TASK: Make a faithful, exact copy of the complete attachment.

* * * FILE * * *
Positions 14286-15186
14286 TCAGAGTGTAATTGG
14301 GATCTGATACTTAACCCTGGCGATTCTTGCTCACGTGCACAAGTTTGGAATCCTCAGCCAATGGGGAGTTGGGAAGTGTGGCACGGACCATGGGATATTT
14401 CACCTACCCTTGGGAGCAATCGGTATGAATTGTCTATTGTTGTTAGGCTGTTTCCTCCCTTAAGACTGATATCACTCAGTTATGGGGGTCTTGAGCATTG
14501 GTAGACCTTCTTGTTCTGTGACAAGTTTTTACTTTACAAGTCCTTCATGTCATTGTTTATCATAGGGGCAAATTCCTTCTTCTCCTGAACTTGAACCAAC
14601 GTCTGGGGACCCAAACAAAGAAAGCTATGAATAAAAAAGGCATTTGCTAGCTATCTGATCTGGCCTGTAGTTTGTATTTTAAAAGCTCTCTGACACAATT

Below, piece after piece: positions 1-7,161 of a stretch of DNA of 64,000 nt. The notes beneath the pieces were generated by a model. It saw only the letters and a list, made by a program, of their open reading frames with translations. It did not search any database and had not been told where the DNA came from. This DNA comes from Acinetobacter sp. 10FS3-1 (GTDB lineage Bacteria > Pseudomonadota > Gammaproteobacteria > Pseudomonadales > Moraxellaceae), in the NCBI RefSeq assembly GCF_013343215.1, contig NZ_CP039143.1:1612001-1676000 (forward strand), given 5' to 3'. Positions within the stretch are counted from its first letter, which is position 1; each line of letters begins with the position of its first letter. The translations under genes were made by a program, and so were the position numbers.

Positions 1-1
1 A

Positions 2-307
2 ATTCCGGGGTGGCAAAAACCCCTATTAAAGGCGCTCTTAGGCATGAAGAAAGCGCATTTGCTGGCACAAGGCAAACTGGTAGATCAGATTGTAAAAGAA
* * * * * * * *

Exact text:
Positions 14286-15186
14286 TCAGAGTGTAATTGG
14301 GATCTGATACTTAACCCTGGCGATTCTTGCTCACGTGCACAAGTTTGGAATCCTCAGCCAATGGGGAGTTGGGAAGTGTGGCACGGACCATGGGATATTT
14401 CACCTACCCTTGGGAGCAATCGGTATGAATTGTCTATTGTTGTTAGGCTGTTTCCTCCCTTAAGACTGATATCACTCAGTTATGGGGGTCTTGAGCATTG
14501 GTAGACCTTCTTGTTCTGTGACAAGTTTTTACTTTACAAGTCCTTCATGTCATTGTTTATCATAGGGGCAAATTCCTTCTTCTCCTGAACTTGAACCAAC
14601 GTCTGGGGACCCAAACAAAGAAAGCTATGAATAAAAAAGGCATTTGCTAGCTATCTGATCTGGCCTGTAGTTTGTATTTTAAAAGCTCTCTGACACAATT

Below, piece after piece: positions 1-7,161 of a stretch of DNA of 64,000 nt. The notes beneath the pieces were generated by a model. It saw only the letters and a list, made by a program, of their open reading frames with translations. It did not search any database and had not been told where the DNA came from. This DNA comes from Acinetobacter sp. 10FS3-1 (GTDB lineage Bacteria > Pseudomonadota > Gammaproteobacteria > Pseudomonadales > Moraxellaceae), in the NCBI RefSeq assembly GCF_013343215.1, contig NZ_CP039143.1:1612001-1676000 (forward strand), given 5' to 3'. Positions within the stretch are counted from its first letter, which is position 1; each line of letters begins with the position of its first letter. The translations under genes were made by a program, and so were the position numbers.

Positions 1-1
1 A

Positions 2-307
2 ATTCCGGGGTGGCAAAAACCCCTATTAAAGGCGCTCTTAGGCATGAAGAAAGCGCATTTGCTGGCACAAGGCAAACTGGTAGATCAGATTGTAAAAGAA